The Haunting of Halpert House
The wind was blowing dead leaves in graceful, swirling patterns along the sidewalk as Jim Halpert glanced out his front window. There was a trace of snow in the air. The streetlights had just flickered to life, but no trick-or-treaters had yet emerged from the other houses on the block.
With a sigh, Jim thought about the Halloween nights he had spent in this house as a child. His mother would fuss over his and his brother’s costumes and then send them out to scavenge the neighborhood. “Remember to say thank you,” she would say.
He missed his mother. He could picture her in the shadows on a night like this. He remembered the way her footsteps had sounded in the hallway, her voice as she sang to herself in the kitchen. The memory of the sound melded with the howling of the wind.
But she was gone.
Too many people were gone.
It was his first Halloween back in the old house. He was working from here, now—still covering his east coast sales territory despite having inherited a house in Scranton. He’d been home each year for Christmas and a few times in the summers since he’d taken a sales job in Maryland many years before, but he hadn’t been back in October.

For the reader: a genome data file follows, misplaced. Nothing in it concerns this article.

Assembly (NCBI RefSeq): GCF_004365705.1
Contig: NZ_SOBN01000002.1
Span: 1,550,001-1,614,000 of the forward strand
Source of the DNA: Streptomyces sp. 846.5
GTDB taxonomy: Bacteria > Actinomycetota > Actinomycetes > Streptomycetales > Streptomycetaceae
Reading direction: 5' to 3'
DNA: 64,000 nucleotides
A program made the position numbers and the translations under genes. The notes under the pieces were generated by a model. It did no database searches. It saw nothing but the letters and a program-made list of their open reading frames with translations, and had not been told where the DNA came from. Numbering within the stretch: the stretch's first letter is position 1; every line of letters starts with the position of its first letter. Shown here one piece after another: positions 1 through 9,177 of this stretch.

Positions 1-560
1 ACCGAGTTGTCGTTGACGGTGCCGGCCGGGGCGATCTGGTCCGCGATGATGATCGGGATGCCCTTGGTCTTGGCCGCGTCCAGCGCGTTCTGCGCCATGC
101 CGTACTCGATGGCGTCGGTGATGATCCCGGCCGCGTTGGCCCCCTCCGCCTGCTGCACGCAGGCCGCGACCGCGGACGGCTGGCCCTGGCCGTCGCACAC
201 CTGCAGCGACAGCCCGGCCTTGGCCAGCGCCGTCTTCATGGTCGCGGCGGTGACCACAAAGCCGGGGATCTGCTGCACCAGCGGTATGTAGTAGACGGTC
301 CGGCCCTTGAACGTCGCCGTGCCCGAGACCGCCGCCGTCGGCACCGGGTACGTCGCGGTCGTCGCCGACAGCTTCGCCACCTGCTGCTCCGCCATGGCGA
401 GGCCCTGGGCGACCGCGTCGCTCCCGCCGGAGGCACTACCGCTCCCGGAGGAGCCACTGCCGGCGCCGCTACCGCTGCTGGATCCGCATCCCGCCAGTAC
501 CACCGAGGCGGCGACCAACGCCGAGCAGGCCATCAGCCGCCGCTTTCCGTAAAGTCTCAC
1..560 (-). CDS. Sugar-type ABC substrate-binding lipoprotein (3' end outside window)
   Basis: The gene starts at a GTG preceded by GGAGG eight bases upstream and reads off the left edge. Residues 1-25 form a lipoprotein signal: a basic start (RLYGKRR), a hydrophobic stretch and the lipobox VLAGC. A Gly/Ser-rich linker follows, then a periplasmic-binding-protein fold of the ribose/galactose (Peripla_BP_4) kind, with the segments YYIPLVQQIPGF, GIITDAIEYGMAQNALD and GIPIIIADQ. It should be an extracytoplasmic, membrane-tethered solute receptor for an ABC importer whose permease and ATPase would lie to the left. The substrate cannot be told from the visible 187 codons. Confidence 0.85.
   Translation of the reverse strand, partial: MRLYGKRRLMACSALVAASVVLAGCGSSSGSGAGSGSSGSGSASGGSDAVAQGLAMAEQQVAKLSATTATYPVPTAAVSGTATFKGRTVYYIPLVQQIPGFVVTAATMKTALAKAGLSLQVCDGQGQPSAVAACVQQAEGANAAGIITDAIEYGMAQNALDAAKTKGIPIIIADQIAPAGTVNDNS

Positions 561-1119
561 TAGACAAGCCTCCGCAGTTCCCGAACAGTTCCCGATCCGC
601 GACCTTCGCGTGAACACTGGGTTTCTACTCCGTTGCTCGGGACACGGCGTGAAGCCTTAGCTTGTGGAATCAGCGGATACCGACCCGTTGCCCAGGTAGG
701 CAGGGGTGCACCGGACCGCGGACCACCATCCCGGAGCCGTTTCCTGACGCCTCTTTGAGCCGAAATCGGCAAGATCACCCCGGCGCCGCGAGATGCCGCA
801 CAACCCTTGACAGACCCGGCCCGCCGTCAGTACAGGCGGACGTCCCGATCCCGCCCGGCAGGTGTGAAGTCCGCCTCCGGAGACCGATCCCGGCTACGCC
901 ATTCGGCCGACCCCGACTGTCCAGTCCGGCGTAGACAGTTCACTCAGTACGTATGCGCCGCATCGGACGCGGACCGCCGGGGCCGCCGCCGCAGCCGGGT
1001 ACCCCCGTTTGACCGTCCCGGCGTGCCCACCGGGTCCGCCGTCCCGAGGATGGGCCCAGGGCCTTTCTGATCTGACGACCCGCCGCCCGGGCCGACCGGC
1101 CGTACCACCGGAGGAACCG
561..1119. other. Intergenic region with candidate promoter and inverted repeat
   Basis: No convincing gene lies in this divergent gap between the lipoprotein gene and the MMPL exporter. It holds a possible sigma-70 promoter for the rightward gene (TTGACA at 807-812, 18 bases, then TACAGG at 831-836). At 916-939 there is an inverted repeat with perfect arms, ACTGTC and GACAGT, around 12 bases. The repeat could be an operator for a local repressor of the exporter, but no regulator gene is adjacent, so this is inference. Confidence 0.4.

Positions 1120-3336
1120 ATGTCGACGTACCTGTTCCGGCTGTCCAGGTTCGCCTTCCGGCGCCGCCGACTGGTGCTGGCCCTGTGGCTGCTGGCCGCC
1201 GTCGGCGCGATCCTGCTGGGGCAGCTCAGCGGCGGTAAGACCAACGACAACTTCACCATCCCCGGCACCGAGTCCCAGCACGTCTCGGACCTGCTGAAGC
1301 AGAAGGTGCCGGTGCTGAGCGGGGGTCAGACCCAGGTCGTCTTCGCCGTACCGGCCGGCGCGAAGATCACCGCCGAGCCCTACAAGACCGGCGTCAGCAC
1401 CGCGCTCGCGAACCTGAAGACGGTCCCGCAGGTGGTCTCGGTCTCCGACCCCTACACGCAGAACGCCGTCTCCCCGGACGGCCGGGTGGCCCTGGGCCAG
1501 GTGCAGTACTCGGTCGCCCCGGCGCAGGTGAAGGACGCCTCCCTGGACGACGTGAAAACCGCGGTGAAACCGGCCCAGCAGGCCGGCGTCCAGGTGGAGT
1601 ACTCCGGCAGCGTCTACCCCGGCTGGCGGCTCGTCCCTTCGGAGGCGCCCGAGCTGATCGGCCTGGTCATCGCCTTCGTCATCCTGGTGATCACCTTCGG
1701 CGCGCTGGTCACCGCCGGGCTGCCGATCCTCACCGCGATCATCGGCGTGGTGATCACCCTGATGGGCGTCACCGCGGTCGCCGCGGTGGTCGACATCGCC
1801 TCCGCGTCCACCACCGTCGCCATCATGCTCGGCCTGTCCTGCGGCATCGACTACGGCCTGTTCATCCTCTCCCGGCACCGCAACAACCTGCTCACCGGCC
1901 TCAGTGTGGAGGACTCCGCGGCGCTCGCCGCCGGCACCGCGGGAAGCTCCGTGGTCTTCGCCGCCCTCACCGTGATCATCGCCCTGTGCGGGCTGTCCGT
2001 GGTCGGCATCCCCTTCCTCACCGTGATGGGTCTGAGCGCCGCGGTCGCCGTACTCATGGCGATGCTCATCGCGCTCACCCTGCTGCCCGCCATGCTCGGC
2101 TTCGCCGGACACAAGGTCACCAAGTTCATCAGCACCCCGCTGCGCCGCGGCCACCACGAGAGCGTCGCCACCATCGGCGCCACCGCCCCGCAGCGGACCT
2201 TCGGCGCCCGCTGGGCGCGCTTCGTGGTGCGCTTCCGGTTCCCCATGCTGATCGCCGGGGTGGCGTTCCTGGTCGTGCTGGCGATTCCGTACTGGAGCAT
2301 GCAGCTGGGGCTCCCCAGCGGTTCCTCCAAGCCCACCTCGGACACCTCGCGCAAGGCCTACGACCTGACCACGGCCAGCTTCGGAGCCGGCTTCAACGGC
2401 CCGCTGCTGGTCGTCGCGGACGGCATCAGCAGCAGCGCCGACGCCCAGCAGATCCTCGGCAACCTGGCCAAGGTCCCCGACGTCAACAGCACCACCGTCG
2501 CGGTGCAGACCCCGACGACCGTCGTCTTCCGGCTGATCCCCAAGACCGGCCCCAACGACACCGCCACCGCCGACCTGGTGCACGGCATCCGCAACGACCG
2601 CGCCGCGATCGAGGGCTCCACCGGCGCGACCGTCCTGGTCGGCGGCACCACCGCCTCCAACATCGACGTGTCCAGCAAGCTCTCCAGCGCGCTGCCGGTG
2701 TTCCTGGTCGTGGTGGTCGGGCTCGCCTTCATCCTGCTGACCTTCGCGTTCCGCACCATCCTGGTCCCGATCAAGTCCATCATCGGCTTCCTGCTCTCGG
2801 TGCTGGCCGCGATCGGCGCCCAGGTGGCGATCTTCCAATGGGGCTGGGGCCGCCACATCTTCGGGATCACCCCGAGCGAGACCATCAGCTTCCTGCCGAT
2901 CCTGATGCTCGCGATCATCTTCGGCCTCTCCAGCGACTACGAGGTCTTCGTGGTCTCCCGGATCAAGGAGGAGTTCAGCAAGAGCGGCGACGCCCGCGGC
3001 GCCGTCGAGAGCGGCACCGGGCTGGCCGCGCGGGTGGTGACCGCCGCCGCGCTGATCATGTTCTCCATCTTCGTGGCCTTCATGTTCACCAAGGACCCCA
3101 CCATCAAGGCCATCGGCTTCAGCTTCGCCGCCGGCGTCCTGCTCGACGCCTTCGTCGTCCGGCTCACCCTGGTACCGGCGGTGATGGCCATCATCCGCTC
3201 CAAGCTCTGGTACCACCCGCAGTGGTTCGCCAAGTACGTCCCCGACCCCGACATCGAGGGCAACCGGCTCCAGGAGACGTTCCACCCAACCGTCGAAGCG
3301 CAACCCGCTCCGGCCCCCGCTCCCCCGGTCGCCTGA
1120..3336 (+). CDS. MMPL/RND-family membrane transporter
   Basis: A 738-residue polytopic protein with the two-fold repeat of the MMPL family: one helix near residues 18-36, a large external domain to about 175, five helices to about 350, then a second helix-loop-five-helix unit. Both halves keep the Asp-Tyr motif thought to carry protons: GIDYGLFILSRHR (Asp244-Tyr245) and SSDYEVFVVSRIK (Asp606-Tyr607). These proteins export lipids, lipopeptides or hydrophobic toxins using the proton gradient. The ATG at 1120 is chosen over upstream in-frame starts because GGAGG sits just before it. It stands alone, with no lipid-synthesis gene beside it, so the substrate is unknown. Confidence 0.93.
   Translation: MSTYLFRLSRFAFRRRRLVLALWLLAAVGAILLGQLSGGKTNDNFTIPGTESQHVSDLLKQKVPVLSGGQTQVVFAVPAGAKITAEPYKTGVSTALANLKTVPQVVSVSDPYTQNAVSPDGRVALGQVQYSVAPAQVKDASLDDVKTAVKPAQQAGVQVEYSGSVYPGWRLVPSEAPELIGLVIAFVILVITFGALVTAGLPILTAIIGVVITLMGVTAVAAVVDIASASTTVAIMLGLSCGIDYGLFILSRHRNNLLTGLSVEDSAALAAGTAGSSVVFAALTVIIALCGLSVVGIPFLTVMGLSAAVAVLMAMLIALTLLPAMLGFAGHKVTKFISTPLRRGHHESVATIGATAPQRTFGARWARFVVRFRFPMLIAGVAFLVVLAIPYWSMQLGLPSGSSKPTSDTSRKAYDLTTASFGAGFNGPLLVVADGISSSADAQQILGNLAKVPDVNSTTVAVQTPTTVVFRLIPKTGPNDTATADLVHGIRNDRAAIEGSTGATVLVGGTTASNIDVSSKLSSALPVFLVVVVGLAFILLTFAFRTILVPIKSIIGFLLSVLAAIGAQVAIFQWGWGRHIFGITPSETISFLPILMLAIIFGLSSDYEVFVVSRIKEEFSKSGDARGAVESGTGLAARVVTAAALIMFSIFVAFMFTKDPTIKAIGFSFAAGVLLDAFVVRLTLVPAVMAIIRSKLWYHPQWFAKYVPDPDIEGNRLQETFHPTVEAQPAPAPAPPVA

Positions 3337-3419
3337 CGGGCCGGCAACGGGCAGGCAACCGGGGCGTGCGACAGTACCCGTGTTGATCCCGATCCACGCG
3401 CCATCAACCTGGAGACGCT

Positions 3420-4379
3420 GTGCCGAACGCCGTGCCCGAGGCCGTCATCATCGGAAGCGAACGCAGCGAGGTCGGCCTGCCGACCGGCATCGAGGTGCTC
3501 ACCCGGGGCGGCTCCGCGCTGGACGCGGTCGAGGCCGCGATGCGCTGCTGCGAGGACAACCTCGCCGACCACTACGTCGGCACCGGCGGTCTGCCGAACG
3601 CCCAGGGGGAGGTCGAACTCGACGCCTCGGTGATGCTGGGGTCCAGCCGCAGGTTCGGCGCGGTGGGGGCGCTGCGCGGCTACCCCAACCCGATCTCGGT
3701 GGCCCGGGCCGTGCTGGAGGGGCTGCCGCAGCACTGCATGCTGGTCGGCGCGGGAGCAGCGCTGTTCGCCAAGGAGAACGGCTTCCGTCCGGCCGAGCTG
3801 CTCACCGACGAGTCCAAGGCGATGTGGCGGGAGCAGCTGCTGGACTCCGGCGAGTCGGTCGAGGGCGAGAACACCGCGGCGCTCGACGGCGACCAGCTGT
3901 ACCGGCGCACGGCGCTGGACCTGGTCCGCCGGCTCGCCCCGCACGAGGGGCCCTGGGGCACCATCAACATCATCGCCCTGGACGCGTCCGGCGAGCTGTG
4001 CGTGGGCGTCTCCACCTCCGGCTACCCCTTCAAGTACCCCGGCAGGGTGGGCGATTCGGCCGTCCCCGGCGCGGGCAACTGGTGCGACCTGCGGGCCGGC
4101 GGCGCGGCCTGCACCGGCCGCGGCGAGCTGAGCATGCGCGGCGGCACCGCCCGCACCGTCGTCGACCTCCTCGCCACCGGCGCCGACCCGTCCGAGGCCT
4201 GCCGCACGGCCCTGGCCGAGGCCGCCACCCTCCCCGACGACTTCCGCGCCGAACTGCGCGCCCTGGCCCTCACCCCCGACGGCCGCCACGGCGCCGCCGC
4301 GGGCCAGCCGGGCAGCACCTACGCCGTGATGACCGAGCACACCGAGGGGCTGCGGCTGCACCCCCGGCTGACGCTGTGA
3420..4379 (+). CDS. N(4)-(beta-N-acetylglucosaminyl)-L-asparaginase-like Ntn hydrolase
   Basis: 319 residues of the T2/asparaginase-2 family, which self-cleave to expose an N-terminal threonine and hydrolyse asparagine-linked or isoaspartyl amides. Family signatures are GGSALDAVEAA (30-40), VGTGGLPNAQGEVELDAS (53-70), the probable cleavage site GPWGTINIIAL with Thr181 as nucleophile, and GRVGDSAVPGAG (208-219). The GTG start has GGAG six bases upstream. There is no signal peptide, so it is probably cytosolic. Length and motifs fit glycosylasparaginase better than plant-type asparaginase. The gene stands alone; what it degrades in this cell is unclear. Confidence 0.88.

It was strange. He’d forgotten the way the cold seeped into the corners of the house before he was acclimated to the winter weather. He didn’t remember ever noticing before the way the shadows flickered through the trees as their leaves drifted away. He was sure he’d never heard the creaking of the floor, felt the cold spots in the hallway, or sensed…
A flash of color passed his window—a bright pink winter coat over a princess costume. A knock at the door. It had begun.
Eventually, the kids stopped knocking. His bowl of candy was almost empty. He flicked off the porch light—any straggling teenagers would have to find candy somewhere else. Jim smiled sadly. This had been the most human interaction he’d had in days.
The wind continued, and the old house creaked. Jim stared around and waited. He paused for a moment, and then lit a candle. His eyes grew accustomed to the the flickering light, and he let his mind wander. He thought about the past.
The warm, loud, loving chaos he’d grown up in within these walls.
The cozy, familiar happiness he’d shared with his family whenever he visited after he’d moved.
The vivid, intense dreams he’d once had for this house.
He’d thought about someday buying this house, raising his own family here. Those dreams had swirled around one person. He’d left Scranton to get away from the pain of loving her, of longing for her.
Jim had fled to escape that pain. He had no idea what pain was.
“Seriously, if you left here, I would blow my brains out.”
Of course he hadn’t taken her seriously. Of course he couldn’t have known.
So he had gone. And so had she.
But he had sensed something ever since he’d come back here. And perhaps tonight, on Halloween…
And so he waited.
A chill crept along his spine. He felt the hair on his arms rise. Jim closed his eyes.
“Are you here? Pam?”
The answering draft blew the candle out.